Werewolf Genre

The process of transmogrification is portrayed in many films and works of literature to be painful. The resulting wolf is typically cunning but merciless, and prone to killing and eating people without compunction regardless of the moral character of the person when human. The form a werewolf takes is not always an ordinary wolf, but is often anthropomorphic or may be otherwise larger and more powerful than an ordinary wolf. Many modern werewolves are also supposedly immune to damage caused by ordinary weapons, being vulnerable only to silver objects (usually a bullet or blade). This negative reaction to silver is sometimes so strong that the mere touch of the metal on a werewolf's skin will cause burns. Current-day werewolf fiction almost exclusively involves lycanthropy being either a hereditary condition or being transmitted like a disease by the bite of another werewolf. More recently, the portrayal of werewolves has taken an even more sympathetic turn in some circles. With the rise of environmentalism and other back-to-nature ideals, the werewolf has come to be seen by some authors as a representation of humanity allied more closely with nature. Some recent fiction also discards the idea that the wolf form overtakes the human mind, and instead postulates that the wolf form can be "used" at will, with the lycanthrope retaining their human thought processes and intelligence. This is (in some circles) called bimorphic. As a side note, the general belief that silver can be used to defend yourself against a werewolf comes from the story The Beast of Gévaudan from 1764 to 1767. A magician named Jean Chastel blessed a silver bullet and seriously wounded the werewolf. Even though it did not die it had been shown that silver had become a powerful tool to aid the humans. Note that an alternative explanation for the "silver" weakness is that it has been a mistranslation of "silvered metal" which actually refers to quicksilver (mercury), an injection of which was thought to be fatal to werewolves (and, of course, to other living beings). However, because silver and wolves (i.e. nocturnal creatures) are both associated with the moon, the silver interpretation is likely to endure. (Source: Wikipedia.org).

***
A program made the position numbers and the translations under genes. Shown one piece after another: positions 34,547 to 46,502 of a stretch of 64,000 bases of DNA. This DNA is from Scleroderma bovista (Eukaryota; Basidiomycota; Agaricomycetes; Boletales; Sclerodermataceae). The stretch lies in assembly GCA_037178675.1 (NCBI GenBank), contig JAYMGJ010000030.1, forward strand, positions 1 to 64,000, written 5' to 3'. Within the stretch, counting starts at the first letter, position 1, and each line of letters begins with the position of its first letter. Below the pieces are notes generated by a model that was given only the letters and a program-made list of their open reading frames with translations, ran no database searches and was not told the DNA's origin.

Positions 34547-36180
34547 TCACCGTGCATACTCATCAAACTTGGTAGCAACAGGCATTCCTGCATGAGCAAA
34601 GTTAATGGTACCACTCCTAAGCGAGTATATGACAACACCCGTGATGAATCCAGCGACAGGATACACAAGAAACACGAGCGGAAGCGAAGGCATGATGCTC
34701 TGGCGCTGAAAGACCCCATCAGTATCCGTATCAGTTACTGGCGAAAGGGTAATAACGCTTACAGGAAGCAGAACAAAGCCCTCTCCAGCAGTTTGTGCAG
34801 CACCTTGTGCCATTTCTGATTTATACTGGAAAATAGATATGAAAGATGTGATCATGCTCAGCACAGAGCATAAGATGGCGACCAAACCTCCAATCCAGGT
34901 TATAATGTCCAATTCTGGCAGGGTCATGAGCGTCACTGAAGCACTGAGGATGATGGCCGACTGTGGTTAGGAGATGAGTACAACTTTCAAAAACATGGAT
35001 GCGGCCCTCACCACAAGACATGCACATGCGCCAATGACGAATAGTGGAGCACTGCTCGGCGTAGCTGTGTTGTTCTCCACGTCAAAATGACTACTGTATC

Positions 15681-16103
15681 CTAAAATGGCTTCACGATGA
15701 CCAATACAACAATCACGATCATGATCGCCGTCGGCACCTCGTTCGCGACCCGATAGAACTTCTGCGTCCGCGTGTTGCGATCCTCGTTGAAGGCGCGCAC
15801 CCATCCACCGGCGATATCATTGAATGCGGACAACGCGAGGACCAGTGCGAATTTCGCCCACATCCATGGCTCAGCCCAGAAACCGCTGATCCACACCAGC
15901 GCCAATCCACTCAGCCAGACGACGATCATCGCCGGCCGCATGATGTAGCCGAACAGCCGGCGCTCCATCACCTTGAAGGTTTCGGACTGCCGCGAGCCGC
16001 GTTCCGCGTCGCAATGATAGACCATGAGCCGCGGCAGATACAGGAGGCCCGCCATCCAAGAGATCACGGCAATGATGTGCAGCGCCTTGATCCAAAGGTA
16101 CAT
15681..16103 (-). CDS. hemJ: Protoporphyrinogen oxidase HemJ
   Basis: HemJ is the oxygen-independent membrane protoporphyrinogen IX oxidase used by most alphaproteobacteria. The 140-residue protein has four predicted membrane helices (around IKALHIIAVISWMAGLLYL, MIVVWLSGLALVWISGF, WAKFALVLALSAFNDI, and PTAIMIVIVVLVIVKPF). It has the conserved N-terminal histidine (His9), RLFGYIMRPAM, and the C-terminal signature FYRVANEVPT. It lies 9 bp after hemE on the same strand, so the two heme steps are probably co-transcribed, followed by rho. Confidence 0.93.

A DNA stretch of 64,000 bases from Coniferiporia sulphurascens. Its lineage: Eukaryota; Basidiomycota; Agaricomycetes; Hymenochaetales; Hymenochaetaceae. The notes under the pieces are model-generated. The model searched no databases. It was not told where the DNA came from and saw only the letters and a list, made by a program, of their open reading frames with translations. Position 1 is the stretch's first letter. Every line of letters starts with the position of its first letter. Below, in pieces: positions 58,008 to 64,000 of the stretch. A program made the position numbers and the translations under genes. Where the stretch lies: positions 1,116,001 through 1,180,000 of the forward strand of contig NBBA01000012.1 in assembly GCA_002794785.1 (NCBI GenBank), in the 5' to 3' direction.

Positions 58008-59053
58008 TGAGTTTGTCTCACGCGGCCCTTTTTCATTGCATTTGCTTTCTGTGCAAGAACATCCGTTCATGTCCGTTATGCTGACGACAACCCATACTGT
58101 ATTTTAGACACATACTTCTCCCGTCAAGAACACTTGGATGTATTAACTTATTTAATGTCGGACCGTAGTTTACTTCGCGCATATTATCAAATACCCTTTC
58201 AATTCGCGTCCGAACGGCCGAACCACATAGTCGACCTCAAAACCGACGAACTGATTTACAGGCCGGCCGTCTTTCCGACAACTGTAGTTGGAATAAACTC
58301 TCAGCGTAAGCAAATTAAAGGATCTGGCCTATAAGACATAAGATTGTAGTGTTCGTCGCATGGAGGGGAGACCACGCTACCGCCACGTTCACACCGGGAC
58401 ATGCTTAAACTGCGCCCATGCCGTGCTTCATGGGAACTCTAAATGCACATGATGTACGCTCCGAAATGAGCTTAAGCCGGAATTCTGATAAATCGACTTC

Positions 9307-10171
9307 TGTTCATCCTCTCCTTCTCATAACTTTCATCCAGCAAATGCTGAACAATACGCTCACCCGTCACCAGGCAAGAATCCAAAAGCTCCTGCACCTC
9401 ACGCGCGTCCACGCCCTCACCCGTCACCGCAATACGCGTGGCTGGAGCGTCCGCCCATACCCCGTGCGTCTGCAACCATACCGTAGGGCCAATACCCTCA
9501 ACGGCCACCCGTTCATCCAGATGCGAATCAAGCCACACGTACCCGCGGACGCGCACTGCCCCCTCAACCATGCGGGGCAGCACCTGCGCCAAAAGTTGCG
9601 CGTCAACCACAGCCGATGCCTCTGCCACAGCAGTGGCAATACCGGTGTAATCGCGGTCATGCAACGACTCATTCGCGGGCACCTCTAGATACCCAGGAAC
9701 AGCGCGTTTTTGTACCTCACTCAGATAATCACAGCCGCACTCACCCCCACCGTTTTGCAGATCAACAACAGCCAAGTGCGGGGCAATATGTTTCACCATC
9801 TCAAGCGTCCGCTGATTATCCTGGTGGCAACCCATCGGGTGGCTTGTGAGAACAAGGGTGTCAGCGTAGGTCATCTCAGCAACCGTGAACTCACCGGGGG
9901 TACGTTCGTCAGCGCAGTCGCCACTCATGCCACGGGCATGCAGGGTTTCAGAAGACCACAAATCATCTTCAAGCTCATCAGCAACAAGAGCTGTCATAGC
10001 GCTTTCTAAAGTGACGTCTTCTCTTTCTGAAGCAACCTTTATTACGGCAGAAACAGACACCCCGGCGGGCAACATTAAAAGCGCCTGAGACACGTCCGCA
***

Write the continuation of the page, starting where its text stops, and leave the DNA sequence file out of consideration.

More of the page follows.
Credits

tfl.org - For listing this Fanlisting and many more.
indisguise.org For the script I use to run the Fanlisting.
new-place.org For the script I use to sort the codes.